The Good German
by Joseph Kanon
"The Good German"
Director Steven Soderbergh and Co. must've loved the films of the fifties because they just made one... or, emulated one. Call it "Casablanca" redux. Based on the novel by Joseph Kanon, the film is in black and white, it's noirish, its characters are involved in tense, life-or-death intrigue. It's staged in a bombed out Berlin after the Nazis have fallen and American and Russian forces vie for control from their respective sectors.
Network correspondent Jake Geismar (George Clooney) returns to the war ravaged city at the time of the Potsdam Convention as though it's what brought him there. But the assignment he's really interested in is finding his wartime assistant and lover Lena Brandt (Cate Blanchett). He's met at his arrival by Tully (Tobey Maguire), a military driver from the motor pool who turns out to be a well-connected opportunist whose specialties include anything on the black market and pimping. Tully offers Geismar a woman, which is firmly rejected, but might not have been if Geismar had known the woman in question is the very one he wants to find.
The war has turned dark, svelte, mysterious Lena into a person who has done anything she needed to with anyone she needed to in order to survive. Whatever Geismar may have imagined about her, including a life with her he envisions, is a far more complicated undertaking than he could have suspected. But his passion readies him to accept anything, everything, her secrets, lies, vocation and betrayals. He becomes entirely complicit in her desire to get the papers necessary to get out of Berlin and, thence, Germany.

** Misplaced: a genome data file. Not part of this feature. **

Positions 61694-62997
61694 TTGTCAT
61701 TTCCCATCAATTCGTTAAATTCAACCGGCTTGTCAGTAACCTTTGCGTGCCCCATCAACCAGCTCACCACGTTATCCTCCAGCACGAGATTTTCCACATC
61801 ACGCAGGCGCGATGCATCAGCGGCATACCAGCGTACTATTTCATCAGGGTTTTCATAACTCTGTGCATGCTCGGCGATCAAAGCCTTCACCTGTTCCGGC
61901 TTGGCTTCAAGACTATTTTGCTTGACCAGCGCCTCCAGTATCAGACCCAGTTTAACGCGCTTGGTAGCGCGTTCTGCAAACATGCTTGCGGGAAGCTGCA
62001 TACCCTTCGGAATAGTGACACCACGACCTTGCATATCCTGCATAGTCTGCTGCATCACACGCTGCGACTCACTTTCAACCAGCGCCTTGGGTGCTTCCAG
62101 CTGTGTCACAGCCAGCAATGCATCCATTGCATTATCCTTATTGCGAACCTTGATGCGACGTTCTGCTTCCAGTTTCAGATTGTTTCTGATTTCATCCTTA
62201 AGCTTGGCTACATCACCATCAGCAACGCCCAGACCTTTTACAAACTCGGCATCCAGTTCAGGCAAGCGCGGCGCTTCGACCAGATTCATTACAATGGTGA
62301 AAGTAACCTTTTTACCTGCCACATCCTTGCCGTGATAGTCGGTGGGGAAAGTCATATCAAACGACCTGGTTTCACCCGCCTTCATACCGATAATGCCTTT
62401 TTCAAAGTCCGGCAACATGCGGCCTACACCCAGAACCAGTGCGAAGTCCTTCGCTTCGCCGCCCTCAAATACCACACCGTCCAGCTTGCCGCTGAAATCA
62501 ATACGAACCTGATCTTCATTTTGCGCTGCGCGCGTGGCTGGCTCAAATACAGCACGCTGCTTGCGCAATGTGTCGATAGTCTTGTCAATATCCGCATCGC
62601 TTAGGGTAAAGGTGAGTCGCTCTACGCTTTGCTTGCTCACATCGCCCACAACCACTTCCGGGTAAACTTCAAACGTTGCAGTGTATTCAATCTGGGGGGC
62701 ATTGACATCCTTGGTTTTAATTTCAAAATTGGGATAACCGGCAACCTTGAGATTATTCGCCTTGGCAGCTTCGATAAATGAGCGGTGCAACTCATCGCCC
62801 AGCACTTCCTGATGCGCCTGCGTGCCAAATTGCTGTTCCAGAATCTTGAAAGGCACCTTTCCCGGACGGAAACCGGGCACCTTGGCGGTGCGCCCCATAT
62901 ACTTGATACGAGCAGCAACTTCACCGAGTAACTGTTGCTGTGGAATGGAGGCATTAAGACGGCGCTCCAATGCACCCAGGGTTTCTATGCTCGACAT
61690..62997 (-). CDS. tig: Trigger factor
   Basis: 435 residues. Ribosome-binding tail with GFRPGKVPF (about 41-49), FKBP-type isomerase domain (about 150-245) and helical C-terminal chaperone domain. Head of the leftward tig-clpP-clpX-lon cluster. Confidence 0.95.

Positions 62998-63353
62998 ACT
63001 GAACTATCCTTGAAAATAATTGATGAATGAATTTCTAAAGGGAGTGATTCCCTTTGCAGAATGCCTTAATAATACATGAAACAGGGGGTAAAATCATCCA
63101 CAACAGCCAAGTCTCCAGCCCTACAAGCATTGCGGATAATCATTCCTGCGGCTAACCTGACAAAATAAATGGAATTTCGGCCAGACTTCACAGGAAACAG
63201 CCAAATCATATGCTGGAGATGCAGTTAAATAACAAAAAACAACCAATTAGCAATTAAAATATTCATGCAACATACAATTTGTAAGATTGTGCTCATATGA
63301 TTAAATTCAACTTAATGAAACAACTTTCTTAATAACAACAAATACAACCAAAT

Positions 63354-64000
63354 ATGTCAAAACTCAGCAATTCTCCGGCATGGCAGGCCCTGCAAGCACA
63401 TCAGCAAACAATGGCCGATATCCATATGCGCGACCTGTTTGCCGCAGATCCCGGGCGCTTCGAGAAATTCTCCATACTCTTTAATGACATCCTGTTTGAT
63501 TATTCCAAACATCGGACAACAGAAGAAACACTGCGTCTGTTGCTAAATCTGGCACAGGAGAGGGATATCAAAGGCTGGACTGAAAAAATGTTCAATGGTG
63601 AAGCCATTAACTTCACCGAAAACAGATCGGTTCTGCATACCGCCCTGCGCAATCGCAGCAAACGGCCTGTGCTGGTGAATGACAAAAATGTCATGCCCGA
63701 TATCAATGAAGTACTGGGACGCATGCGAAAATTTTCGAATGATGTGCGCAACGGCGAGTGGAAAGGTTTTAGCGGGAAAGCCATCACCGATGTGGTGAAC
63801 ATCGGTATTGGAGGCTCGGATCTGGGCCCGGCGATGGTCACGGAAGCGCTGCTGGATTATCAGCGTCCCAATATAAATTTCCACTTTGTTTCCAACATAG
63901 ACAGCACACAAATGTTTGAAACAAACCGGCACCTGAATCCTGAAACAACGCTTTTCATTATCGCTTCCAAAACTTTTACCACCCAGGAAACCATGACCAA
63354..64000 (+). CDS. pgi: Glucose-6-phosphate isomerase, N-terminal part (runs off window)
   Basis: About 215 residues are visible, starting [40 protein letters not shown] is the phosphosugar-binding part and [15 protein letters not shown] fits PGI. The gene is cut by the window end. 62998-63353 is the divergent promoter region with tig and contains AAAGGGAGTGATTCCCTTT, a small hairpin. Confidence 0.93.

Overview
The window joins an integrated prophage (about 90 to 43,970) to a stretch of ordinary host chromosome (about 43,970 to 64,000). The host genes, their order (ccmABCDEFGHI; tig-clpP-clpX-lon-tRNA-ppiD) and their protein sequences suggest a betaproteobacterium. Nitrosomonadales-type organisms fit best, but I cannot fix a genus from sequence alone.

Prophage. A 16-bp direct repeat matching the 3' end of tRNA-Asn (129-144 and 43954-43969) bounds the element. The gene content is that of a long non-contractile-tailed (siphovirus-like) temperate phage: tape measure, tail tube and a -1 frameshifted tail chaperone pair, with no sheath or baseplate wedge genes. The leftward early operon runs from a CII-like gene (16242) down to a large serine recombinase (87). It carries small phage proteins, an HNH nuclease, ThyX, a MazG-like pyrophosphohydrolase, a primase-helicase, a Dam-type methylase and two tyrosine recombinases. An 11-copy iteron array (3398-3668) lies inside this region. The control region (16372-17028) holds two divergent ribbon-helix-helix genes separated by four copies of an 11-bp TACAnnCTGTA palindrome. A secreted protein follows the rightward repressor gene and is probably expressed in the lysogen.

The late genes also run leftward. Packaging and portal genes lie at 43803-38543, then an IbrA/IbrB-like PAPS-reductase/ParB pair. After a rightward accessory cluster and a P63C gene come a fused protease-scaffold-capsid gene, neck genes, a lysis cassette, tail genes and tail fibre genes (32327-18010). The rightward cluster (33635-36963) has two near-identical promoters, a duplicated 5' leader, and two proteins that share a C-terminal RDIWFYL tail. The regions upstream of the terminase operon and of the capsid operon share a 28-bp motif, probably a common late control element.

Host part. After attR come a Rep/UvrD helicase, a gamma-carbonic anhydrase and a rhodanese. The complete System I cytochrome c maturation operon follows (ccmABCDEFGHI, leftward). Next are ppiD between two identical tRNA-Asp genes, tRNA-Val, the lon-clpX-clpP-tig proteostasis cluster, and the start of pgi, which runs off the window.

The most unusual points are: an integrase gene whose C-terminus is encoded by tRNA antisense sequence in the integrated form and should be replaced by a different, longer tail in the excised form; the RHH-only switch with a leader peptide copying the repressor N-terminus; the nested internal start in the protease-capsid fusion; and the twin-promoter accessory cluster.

Meanwhile, Tully, in league with the Russians, makes a deal that goes uncompleted when turns up dead in the river on the Russian side with thousand of dollars on his body. Seeing the possibility of a story, he mixes into it by investigating and finds himself in high intrigue with U.S. military over their desire to find Lena's husband Emil, a missile expert they dearly want for American interests. The story of his untimely death six months ago apparently didn't float, since no body was ever discovered.
The plot is thick and soaked in noirish intrigue, double crosses, lies, setups and romantic baiting. Director Steven Soderbergh is clearly in 50's stylishness through every alleyway, military office and underground hiding place. Blanchett outdoes the house with her Germanic look and accent, only topped by makeup and hair that places her squarely in the time and place. Screenwriter Paul Attasio's dialogue completes the rendering that puts this performance in a whole other place than any of Blanchett's previous work ("Babel," "The Aviator"). She's deliciously femme fatale, down to her black market stockings.
The black and white imagery by cinematographer Steven Soderbergh (credited as Peter Andrews) plays the period noir card for all it's worth and, certainly, costume designer Louise Frogley is entirely complicit in the design with uniforms and gowns to kill for, at least as worn by Blanchett. It's a load of fun to watch as Clooney expertly embroils us into the American suitor with too much ardor for his own good. And thereby lies this Casablancan tale with historical perspective.
It only becomes too much when its homage to that classic turns into a goodbye scene in a downpour at the airport. Soderburgh should have resisted it, but he very outrightly indicates it as his guide in the development of Kanon's story from the git-go. If you haven't ever seen "Casablanca," don't rent it before you see this. If you see it after you see this, it will explain a few things and, for some, they won't all be good as far as originality goes. But, it's pretty terrific stuff, neverthless.